Management Matters: Workplace Politics

As an employee, I was not good at office politics and spent a lot of time bemoaning the fact that it existed at all. In every organization that I have consultedfor, I have observed that just about everyone competes for something. This can include: opportunities, money, customers, resources, promotions, face time with colleagues, prestige, recognition, advancement, and power. With so many people maneuvering and calculating their next move, it illustrates the harsh truth about politicking - it works. Rather than wishing it away, it makes more sense to acknowledge that it exists and to learn how to get better at it. Workplace politics can be essential to both your survival and success.

Within the political games, there seem to be three kinds of players:

Pollyanna – The idealist who is focused on work. They work hard and don't like politics. They follow the rules, try to do what is 'fair' and 'right,' and feel frustrated when decisions made are not 'fair' or 'right.' They end up sounding like organizational martyrs, complaining about how unfair things are.

Tony Soprano –The schemer who may be arrogant, is sometimes a bully and always has a clear focus on what is best for them. They climb over others, manipulate, deceive, and exploit people and situations to get the upper hand.

The Pragmatist–This is the person that respects the rules and also understands that the unofficial rules of politics can be more important. They know that decision makers have both personal and professional buttons that need to be pressed.

Politicking describes the act of examining business relationships and learning how to influence others more effectively. It means using informal AND formal channels, and that isn't always a bad thing. It requires some strategic thought and planning followed by careful execution. Understanding politics and knowing how to exert a little influence can help you pull people together and achieve outcomes that are in the firm's best interest – as well as others, and your own.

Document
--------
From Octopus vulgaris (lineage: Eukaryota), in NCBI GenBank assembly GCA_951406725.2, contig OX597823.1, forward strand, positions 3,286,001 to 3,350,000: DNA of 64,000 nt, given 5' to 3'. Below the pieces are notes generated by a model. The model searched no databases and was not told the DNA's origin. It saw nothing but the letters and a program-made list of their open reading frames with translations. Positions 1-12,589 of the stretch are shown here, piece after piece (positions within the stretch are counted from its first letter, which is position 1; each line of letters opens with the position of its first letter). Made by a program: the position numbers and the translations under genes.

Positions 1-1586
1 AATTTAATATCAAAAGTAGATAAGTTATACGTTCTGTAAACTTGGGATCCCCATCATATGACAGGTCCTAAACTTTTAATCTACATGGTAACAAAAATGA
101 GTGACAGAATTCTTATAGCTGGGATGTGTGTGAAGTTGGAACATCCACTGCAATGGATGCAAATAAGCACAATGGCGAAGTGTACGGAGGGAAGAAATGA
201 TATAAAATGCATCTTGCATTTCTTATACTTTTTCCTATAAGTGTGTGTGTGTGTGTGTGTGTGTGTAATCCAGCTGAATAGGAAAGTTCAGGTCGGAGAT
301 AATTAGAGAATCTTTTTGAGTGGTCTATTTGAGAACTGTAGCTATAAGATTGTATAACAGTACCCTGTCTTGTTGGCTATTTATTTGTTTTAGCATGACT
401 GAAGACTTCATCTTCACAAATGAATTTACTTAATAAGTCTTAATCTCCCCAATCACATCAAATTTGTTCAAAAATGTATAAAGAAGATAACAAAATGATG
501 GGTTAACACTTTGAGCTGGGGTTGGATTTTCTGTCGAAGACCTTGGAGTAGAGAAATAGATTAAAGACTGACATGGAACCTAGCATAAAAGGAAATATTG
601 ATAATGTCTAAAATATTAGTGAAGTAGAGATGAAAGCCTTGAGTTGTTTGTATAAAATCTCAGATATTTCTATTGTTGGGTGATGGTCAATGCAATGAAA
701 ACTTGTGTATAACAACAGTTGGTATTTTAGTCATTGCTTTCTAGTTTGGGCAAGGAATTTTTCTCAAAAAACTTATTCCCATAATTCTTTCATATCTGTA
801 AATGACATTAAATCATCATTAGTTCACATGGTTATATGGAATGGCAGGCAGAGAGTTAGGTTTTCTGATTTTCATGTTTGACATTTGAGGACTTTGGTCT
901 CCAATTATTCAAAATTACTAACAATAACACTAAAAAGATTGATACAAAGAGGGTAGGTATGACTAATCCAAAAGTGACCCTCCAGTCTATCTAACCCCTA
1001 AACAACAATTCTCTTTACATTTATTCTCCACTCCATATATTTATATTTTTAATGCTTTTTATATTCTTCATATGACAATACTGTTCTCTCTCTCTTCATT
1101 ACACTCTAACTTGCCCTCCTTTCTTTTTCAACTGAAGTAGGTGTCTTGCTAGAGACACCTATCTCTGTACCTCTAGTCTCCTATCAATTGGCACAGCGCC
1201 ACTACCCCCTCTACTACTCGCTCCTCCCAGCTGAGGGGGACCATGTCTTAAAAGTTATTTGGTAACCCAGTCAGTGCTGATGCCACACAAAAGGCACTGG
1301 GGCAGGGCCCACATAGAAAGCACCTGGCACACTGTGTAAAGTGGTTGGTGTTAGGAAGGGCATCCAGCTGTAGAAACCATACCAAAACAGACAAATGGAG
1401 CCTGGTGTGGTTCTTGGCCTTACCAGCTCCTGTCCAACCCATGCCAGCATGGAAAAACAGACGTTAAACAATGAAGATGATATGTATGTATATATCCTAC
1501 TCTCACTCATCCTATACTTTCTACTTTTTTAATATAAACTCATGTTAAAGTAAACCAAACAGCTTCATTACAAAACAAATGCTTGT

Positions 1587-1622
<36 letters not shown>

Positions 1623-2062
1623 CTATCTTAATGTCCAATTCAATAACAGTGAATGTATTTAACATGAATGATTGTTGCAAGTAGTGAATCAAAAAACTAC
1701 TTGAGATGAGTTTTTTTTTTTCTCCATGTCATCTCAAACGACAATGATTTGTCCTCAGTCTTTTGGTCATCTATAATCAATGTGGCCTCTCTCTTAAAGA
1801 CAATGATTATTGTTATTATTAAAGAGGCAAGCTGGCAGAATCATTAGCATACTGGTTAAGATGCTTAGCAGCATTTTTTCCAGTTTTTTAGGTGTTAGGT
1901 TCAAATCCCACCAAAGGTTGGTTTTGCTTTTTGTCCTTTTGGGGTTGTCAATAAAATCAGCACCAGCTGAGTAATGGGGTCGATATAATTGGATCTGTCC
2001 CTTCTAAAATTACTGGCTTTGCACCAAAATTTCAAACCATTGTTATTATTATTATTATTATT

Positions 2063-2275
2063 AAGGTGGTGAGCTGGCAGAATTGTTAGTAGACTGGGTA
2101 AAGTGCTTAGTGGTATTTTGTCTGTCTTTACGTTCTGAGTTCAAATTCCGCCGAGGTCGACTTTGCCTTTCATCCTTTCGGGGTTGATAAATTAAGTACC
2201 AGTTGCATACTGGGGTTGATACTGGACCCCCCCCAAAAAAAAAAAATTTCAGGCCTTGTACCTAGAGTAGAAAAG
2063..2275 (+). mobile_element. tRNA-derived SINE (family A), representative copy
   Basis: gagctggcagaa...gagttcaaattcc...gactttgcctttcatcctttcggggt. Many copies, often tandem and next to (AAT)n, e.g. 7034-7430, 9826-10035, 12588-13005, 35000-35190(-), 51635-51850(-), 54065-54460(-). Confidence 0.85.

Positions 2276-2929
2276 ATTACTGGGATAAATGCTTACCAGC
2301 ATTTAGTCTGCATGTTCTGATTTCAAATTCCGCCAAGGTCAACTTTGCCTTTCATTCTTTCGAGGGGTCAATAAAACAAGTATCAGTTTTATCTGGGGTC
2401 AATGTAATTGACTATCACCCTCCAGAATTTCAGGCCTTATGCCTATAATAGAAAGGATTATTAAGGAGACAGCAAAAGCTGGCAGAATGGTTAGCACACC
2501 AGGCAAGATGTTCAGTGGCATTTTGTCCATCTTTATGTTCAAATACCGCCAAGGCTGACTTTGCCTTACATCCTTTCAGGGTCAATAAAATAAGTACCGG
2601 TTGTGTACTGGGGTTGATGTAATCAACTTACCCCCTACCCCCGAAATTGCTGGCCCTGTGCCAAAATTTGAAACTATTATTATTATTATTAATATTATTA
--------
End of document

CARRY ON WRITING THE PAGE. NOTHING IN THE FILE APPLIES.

• Be completely candid with any one, at any time, no matter where, when, or who might be listening
  • Focus only on your needs, goals, and objectives
  • Believe good work trumps alliances and relationships
  • Blow your own horn
  • Use people and steal ideas


  • Be aware of the pecking order, the organizational chart, friendships and alliances
  • Pay your dues
  • Align with people who are successful
  • Identify the ‘Tony Sopranos’ and develop a survival strategy
  • Know what the goals are of others and support their efforts
  • Make people aware of your accomplishments and give credit to others
  • Be aware (and prepare for)the consequences of your actions

During this election season, you may observe that workplace politics are like the national political scene. You can play the game, learn to play it well, or get left behind. It's completely up to you.

No matter which role you decide to play, workplace politics won’t go away after Election Day.

Joni Daniels is Principal of Daniels & Associates, a management training and development consulting practice that specializes in developing human resources in the areas of leadership and management training, interpersonal effectiveness and efficiency, skill- building, and organizational development interventions. With over 20 years of experience, she is a sought after resource for Fortune 500 clients, professional organizations, higher education, media outlets and business publications. Joni can be reached at

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